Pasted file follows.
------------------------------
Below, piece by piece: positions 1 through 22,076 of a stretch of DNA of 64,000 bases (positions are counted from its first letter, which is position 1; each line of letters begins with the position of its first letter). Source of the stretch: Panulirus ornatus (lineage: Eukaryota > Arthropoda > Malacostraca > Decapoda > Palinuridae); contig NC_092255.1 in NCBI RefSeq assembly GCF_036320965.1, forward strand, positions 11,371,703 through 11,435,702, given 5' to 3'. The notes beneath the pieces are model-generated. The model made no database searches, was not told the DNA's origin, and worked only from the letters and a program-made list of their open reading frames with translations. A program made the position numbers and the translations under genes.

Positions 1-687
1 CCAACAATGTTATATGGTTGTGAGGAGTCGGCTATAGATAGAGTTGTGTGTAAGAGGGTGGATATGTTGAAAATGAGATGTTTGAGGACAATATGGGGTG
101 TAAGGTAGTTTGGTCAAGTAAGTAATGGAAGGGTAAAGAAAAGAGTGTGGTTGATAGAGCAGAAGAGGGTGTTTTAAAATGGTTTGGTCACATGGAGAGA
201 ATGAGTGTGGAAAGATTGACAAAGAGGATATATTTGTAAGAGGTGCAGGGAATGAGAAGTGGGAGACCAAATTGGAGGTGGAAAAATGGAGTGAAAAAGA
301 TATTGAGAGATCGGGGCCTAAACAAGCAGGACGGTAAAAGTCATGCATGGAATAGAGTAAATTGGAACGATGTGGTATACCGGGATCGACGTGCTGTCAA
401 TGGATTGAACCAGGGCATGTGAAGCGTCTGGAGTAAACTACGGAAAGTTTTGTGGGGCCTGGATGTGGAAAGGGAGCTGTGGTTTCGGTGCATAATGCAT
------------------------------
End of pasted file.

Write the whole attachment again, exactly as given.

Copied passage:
Below, piece by piece: positions 1 through 22,076 of a stretch of DNA of 64,000 bases (positions are counted from its first letter, which is position 1; each line of letters begins with the position of its first letter). Source of the stretch: Panulirus ornatus (lineage: Eukaryota > Arthropoda > Malacostraca > Decapoda > Palinuridae); contig NC_092255.1 in NCBI RefSeq assembly GCF_036320965.1, forward strand, positions 11,371,703 through 11,435,702, given 5' to 3'. The notes beneath the pieces are model-generated. The model made no database searches, was not told the DNA's origin, and worked only from the letters and a program-made list of their open reading frames with translations. A program made the position numbers and the translations under genes.

Positions 1-687
1 CCAACAATGTTATATGGTTGTGAGGAGTCGGCTATAGATAGAGTTGTGTGTAAGAGGGTGGATATGTTGAAAATGAGATGTTTGAGGACAATATGGGGTG
101 TAAGGTAGTTTGGTCAAGTAAGTAATGGAAGGGTAAAGAAAAGAGTGTGGTTGATAGAGCAGAAGAGGGTGTTTTAAAATGGTTTGGTCACATGGAGAGA
201 ATGAGTGTGGAAAGATTGACAAAGAGGATATATTTGTAAGAGGTGCAGGGAATGAGAAGTGGGAGACCAAATTGGAGGTGGAAAAATGGAGTGAAAAAGA
301 TATTGAGAGATCGGGGCCTAAACAAGCAGGACGGTAAAAGTCATGCATGGAATAGAGTAAATTGGAACGATGTGGTATACCGGGATCGACGTGCTGTCAA
401 TGGATTGAACCAGGGCATGTGAAGCGTCTGGAGTAAACTACGGAAAGTTTTGTGGGGCCTGGATGTGGAAAGGGAGCTGTGGTTTCGGTGCATAATGCAT